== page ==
Simple way of handling errors

Steven D'Aprano steven at REMOVE.THIS.cybersource.com.au
Thu May 7 04:41:29 CEST 2009


On Wed, 06 May 2009 16:40:19 -0700, TomF wrote:

> As a relative newcomer to Python, I like it a lot but I'm dismayed at
> the difficulty of handling simple errors.  In Perl if you want to
> anticipate a file-not-found error you can simply do:
> 
> open($file)  or die("open($file): $!");
> 
> and you get an intelligible error message.  In Python, to get the same
> thing it appears you need at least:
> 
> try:
>     f=open(file)
> except IOError, err:
>     print "open(%s): got %s" % (file, err.strerror)
>     exit(-1)


Functions never fail silently in Python. (At least built-in functions 
never fail silently. Functions you write yourself can do anything you 
want.)


The canonical way of doing "open or die" in Python is to just call open:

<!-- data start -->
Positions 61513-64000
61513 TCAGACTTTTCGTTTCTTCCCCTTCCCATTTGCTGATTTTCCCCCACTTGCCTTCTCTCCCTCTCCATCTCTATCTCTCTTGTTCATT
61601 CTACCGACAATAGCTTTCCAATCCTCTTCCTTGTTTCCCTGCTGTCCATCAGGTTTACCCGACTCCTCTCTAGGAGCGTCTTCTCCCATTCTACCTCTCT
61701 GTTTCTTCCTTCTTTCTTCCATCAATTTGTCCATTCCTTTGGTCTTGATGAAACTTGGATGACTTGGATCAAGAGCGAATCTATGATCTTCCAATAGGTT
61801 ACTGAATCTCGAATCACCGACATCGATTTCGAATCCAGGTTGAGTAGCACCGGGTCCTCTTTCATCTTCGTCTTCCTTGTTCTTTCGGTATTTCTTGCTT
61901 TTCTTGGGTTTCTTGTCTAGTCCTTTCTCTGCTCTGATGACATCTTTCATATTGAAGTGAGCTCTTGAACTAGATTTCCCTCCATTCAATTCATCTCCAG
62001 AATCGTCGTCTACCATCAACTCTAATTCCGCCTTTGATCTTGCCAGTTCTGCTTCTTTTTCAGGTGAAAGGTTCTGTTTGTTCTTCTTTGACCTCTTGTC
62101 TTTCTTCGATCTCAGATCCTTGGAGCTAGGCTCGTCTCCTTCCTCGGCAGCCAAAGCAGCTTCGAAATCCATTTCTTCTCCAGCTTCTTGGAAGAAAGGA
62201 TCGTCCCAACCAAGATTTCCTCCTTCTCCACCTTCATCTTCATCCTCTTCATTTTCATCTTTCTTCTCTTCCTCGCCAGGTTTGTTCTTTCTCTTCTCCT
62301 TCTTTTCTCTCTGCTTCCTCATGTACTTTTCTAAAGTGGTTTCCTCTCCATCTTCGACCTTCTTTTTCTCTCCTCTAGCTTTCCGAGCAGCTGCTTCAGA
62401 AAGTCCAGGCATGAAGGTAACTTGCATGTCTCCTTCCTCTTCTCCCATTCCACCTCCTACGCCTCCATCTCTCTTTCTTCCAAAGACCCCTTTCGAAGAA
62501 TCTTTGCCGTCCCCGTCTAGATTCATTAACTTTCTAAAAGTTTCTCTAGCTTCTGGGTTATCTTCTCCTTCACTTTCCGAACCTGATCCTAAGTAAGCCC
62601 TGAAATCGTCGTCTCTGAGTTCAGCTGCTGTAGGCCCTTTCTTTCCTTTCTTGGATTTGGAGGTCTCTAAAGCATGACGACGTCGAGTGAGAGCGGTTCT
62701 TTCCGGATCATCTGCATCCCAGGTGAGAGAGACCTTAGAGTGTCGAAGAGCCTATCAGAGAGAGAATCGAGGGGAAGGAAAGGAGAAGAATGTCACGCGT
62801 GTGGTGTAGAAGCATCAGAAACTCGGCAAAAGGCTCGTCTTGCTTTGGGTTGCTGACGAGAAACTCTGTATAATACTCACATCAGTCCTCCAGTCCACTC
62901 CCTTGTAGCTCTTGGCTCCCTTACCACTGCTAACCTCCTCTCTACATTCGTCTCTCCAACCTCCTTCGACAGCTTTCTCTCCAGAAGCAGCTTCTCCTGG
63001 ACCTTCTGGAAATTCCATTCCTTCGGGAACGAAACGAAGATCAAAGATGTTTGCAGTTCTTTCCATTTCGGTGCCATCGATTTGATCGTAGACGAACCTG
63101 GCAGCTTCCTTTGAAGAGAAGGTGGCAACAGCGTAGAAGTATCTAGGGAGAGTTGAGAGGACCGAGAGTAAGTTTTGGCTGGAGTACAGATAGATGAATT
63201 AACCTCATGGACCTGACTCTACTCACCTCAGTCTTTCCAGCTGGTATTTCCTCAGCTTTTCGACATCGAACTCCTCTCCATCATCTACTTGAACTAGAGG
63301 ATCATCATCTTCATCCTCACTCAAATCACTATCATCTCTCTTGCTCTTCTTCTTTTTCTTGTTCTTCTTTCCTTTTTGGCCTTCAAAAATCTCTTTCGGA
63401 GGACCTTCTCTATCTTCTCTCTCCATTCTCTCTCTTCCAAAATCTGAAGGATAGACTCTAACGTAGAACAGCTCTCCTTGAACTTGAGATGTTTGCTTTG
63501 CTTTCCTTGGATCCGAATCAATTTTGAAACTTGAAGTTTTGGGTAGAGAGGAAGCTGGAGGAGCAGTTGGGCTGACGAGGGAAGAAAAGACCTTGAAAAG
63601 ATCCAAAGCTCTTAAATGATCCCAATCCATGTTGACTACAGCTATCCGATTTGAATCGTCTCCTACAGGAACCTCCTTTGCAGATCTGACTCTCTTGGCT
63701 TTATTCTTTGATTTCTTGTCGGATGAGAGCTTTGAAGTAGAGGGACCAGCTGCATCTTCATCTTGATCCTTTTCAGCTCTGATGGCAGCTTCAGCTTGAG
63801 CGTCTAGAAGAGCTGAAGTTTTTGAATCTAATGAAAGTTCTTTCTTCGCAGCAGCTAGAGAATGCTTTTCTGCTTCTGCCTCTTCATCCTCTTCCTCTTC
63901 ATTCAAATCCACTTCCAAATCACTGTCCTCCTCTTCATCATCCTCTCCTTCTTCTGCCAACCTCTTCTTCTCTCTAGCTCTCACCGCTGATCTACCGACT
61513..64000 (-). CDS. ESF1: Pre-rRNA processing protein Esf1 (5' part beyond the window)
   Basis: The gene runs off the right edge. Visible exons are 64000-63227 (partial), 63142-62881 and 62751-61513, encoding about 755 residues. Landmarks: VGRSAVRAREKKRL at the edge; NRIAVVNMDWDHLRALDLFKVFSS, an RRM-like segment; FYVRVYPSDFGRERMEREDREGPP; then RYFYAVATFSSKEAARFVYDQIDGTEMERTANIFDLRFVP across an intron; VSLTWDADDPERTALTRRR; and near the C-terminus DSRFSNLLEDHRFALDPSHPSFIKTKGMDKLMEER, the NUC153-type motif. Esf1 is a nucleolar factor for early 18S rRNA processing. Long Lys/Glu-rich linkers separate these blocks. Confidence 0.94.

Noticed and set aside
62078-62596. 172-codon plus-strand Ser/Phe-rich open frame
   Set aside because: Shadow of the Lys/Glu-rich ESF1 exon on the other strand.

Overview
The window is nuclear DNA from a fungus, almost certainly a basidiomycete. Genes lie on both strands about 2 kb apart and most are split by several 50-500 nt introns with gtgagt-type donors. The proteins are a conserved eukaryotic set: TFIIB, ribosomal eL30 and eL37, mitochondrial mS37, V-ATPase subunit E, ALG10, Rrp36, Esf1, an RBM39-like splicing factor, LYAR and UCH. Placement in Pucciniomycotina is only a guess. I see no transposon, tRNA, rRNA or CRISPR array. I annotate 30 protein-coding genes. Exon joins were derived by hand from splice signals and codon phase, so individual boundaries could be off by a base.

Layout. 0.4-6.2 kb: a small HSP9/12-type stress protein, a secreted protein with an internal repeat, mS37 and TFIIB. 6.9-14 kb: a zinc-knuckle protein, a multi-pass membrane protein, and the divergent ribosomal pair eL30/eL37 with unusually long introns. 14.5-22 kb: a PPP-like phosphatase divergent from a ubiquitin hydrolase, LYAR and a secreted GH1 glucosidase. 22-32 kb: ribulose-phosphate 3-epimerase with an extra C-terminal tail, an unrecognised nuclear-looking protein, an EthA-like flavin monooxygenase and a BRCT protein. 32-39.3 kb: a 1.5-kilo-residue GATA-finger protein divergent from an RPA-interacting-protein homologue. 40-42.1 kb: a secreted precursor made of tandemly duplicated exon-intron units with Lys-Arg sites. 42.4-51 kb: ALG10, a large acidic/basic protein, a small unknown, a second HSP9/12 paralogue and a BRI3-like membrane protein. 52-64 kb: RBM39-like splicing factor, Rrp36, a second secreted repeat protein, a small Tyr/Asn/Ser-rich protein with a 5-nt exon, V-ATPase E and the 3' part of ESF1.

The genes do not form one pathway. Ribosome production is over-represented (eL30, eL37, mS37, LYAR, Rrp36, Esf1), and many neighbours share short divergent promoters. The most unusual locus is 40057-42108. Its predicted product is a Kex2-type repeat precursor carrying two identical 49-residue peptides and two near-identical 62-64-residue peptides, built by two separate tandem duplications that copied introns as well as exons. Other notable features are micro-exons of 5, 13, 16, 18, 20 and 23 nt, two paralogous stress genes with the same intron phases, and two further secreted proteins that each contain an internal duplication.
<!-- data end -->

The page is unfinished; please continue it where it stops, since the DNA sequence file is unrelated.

f = open(filename)

If it fails, you get both a straight-forward error message and a useful 
traceback:

Traceback (most recent call last):
  File "<stdin>", line 1, in <module>
IOError: [Errno 2] No such file or directory: 'foomanchu'

 
The only reason you would bother going to the time and effort of catching 
the error, printing your own error message, and then exiting, is if you 
explicitly want to hide the traceback from the user.

Oh, and if you do that, I recommend that you print to stderr instead of 
stdout:

    print >>sys.stderr, "open(%s): got %s" % (file, err.strerror)

or 

    sys.stderr.write("open(%s): got %s\n" % (file, err.strerror))



-- 
Steven



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